Shingu lies on the southern end of the Kii Peninsula, south of Kyoto and Osaka in Wakayama Prefecture. It has a warm climate and is surrounded by both the coast and mountain ranges, with winding rivers interspersed between, making it a region abundant in natural beauty.
The region surrounding Shingu was once called Kumano. The main river flowing through Shingu is the Kumano-gawa River, and the ocean off the city's coast is called the Kumano-nada Sea.
Shingu is the traditional home of the Kumano faith, which is rooted in the worship of nature and has been followed and passed down for centuries. The Kumano Sanzan (the faith's three Grand Shrines) and the Kumano Kodo (the pilgrimage routes travelled since ancient times between these shrines) were listed as a UNESCO World Heritage Site in 2004 under the name “Sacred Sites and Pilgrimage Routes in the Kii Mountain Range.”
In Shingu, World Heritage Sites like Kumano Hayatama Taisha Grand Shrine, Kamikura-Jinja Shrine, and Asuka-Jinja Shrine are melded into the everyday lives of the locals. Visit and see how the ancient and the sacred exist alongside the modern aspects of the city.
Shingu is an ancient city that first appeared in the 8th century book "Kumano Kannomura". It is said that around 2200 years ago, Jofuku, a Chinese scholar who served the First Qin Emperor of China, came to Shingu after being ordered to search for the elixir of life.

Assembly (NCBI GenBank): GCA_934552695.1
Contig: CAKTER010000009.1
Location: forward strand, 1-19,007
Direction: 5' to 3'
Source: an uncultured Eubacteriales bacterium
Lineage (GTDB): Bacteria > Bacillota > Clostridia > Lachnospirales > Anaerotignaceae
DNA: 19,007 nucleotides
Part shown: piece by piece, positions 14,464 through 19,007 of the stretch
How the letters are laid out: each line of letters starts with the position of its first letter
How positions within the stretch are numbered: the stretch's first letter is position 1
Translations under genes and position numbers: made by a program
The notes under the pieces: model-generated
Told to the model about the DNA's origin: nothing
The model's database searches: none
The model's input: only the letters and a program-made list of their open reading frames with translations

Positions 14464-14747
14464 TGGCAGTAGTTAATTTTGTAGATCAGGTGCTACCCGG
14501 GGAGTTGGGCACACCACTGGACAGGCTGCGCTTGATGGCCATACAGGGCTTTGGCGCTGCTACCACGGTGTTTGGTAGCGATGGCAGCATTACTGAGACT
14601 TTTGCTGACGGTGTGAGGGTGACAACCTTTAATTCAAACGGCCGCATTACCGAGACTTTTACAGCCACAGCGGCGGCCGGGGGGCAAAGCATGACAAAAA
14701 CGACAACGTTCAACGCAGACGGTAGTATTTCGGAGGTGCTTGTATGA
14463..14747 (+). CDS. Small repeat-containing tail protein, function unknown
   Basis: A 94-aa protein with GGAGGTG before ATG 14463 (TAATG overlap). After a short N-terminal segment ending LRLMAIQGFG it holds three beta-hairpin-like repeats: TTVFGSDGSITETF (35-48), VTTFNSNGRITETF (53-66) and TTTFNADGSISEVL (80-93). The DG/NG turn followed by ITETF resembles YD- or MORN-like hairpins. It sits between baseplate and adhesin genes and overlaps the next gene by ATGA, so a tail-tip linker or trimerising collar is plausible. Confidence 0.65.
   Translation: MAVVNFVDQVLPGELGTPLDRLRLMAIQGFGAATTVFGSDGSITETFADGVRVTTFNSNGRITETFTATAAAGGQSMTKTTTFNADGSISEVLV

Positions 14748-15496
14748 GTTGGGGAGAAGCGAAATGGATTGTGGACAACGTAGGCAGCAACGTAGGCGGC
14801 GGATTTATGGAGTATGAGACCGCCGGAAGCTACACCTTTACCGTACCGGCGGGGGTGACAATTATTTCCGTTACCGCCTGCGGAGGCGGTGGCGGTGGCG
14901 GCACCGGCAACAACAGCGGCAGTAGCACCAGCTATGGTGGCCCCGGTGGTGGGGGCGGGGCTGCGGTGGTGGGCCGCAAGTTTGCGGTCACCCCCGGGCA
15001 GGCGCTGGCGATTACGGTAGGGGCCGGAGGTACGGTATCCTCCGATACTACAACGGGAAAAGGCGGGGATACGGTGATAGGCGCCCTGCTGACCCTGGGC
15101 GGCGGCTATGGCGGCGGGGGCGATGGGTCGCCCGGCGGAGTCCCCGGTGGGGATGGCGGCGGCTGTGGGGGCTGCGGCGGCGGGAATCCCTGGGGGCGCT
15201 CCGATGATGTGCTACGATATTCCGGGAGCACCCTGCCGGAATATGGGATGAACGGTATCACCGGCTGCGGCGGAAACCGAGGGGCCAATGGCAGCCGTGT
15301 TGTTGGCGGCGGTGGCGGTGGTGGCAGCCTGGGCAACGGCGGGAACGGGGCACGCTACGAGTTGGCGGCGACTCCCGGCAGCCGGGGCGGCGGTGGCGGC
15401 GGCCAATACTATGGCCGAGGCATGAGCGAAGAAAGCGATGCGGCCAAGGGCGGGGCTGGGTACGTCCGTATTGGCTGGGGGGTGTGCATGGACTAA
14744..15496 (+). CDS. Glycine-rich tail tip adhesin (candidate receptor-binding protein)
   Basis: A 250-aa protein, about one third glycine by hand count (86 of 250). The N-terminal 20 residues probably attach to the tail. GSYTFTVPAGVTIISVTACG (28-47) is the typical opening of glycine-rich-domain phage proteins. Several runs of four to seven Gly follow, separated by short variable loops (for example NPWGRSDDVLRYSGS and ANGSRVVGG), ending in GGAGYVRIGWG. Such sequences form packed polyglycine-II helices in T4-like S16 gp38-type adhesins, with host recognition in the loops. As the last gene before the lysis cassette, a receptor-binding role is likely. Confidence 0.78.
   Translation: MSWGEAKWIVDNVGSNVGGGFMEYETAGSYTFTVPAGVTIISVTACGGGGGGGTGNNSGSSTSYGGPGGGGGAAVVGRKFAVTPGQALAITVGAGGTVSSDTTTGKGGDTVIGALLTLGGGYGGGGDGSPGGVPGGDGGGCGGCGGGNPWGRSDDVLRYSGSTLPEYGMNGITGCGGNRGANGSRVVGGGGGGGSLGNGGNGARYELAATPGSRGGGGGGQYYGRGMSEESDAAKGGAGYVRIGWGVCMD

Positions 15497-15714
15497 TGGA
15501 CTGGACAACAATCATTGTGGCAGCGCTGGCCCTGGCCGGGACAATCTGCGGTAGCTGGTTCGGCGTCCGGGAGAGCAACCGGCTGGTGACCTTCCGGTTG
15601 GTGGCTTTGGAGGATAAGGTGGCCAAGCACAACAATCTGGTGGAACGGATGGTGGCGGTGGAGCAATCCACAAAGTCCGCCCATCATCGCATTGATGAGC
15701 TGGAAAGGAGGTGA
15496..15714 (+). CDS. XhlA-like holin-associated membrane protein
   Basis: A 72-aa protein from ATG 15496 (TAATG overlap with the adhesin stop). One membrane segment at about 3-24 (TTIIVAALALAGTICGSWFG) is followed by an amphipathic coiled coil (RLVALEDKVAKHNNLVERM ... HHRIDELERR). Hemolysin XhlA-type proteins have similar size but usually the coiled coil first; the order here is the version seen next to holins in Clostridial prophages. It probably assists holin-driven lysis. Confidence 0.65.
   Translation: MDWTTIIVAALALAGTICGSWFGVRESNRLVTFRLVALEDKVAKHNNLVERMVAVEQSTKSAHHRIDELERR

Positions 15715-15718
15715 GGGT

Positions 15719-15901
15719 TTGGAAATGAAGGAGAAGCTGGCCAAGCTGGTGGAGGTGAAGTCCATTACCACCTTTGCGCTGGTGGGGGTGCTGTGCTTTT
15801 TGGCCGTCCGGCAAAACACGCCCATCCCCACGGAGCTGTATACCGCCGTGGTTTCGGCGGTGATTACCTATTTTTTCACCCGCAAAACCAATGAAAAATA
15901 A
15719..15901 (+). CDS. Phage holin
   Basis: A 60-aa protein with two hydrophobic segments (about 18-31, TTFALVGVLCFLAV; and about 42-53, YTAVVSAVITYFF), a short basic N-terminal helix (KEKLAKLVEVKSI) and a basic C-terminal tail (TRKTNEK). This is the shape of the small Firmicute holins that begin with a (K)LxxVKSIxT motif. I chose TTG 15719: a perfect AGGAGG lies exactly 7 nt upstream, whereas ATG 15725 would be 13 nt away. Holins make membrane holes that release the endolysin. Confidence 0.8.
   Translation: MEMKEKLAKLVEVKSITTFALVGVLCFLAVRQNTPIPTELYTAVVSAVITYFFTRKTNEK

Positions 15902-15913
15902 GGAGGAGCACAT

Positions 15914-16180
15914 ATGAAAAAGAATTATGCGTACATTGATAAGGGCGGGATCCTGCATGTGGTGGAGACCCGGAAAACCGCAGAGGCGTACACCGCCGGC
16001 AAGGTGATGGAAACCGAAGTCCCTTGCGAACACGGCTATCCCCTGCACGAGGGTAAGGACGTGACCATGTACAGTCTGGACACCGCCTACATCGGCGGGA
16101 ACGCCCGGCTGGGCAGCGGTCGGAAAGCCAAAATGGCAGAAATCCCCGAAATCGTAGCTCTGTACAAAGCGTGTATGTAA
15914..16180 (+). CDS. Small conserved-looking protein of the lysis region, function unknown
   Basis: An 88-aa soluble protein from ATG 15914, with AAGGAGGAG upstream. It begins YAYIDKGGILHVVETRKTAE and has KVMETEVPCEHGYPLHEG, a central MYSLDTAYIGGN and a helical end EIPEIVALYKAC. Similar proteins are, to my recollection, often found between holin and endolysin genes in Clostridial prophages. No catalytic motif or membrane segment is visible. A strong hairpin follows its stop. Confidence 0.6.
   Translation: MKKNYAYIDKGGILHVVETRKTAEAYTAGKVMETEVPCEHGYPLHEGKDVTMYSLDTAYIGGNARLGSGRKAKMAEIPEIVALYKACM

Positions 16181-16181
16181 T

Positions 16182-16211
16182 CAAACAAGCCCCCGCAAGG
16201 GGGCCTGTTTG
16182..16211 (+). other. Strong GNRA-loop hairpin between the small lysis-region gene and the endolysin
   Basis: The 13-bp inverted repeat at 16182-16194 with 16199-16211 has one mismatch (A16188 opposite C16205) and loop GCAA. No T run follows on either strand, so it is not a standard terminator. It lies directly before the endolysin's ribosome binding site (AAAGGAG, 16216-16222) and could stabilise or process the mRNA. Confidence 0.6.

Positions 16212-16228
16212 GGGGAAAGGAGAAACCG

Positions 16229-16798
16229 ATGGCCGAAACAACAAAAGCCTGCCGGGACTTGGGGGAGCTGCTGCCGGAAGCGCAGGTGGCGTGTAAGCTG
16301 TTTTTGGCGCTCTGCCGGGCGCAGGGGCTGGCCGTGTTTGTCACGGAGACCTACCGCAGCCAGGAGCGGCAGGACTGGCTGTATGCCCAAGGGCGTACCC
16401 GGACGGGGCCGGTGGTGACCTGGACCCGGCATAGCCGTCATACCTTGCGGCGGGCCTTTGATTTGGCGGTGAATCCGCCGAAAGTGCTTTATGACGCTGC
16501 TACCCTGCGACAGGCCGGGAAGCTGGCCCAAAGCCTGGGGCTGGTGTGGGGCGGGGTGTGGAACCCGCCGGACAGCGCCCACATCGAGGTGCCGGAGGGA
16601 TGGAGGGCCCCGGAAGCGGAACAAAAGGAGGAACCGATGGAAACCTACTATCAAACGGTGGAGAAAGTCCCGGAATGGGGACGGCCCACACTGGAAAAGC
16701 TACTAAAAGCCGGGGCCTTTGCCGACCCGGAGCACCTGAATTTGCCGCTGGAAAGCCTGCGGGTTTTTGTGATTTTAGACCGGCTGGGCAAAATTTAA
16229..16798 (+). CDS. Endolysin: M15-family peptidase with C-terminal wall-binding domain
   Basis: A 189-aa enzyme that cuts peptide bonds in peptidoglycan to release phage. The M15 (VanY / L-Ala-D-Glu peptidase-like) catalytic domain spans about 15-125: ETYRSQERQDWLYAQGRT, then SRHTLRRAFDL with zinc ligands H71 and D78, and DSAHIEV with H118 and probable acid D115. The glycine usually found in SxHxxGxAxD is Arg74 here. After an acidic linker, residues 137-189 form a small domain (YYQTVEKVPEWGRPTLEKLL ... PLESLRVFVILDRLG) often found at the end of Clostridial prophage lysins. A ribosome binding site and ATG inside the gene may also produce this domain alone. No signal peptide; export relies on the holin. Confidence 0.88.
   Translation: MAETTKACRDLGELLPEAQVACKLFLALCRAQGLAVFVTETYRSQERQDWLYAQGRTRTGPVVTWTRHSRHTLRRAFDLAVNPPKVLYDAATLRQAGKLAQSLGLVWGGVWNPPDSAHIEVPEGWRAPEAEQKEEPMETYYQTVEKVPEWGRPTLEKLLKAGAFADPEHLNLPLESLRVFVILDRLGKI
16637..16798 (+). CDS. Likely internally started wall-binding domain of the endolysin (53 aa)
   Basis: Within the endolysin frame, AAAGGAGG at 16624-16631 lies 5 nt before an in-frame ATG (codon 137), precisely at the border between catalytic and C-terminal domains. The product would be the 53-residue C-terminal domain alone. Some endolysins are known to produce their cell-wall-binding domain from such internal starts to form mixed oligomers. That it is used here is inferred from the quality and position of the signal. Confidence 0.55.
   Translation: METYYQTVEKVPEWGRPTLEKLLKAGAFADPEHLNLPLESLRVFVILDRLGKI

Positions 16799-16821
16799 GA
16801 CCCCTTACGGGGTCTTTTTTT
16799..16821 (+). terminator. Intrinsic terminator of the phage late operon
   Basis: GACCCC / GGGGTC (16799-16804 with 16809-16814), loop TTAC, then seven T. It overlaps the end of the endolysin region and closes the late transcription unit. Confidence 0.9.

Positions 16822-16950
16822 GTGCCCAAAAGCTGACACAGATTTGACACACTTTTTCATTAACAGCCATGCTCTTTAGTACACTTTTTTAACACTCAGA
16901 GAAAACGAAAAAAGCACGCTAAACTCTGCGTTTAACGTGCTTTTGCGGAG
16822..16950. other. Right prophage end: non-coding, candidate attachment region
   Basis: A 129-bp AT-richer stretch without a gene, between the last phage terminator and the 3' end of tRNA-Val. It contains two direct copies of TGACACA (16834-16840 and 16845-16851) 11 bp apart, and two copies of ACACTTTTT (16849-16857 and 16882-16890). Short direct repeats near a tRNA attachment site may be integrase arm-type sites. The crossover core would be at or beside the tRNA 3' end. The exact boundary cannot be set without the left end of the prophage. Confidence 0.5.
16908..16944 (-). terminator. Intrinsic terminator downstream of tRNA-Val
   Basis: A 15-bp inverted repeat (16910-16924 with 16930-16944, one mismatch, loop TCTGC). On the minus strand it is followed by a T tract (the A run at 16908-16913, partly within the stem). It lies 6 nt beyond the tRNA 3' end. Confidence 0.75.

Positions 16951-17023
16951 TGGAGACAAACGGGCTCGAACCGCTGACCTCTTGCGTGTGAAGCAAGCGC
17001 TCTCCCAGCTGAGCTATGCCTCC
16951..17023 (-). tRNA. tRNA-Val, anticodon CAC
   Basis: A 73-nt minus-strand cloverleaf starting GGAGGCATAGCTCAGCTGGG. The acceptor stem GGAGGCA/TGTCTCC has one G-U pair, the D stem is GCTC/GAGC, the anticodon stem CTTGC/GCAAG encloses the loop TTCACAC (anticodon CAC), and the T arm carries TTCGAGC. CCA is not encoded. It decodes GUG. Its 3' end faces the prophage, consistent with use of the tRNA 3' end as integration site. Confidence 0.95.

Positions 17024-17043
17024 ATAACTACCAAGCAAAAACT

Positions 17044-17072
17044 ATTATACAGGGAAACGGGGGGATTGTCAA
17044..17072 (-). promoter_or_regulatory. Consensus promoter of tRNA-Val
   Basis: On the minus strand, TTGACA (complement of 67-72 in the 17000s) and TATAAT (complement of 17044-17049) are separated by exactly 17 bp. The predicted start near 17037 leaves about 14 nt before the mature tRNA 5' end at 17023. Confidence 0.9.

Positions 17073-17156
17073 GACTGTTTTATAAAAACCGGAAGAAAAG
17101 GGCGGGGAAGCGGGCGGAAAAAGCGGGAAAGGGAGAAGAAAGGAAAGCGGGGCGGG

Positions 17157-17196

The Kumano Sanzan were important and sacred places to the Japanese imperial court. In the 9th-12th centuries, stewards were appointed to oversee the shrines. From the Heian era (794-1185) to the Kamakura period (1185-1333), the retired Emperor and the aristocracy made the Kumano pilgrimage, visiting the area to pray at the three Grand Shrines. Shingu, where Kumano Hayatama Taisha Grand Shrine is located, prospered as a result of the pilgrimage's popularity.
Starting from the beginning of the Edo Period, whaling became commonplace in Shingu, and a series of stories related to the whaling culture of the area, Kujira to Tomo ni Ikiru or Life with Whales, were recognized by the Agency of Cultural Affairs and registered as a Japanese Heritage piece in 2016. In the Meiji era (1868-1912), Shingu was well known for its production of cedar and cypress lumber. As the largest city in Kumano it was the cultural center of the area and is the birthplace of several modern writers and other notables, including Haruo Sato and Isaku Nishimura.
A novelist who authored poems and other works. Born in Shingu as the heir of a medical clinic that ran back nine generations. His old residence has been relocated and opened up as "Sato Haruo Memorial Hall" nearby Kumano Hayatama Taisha Grand Shrine.
The founder of Bunka Gakuin, an academy that specialised in liberal education. His home (now known as the Former Nishimura Residence) completed in 1914 had become a gathering place for poets like Akiko Yosano.
Children's song writer. Graduated from the prestigious Tokyo Music school in 1896. After becoming a music teacher, she created famous works like the children's song "Dove Poppo" with composer Rentaro Taki. There's a statue celebrating her achievement in front of JR Shingu Station.
A novelist who organised the annual lecture "Kumano University". He won the Akutagawa Prize (a prestigious literary award in Japan) in 1976 for his work "Cape", inspired by his vision of the world from Shingu's narrow streets.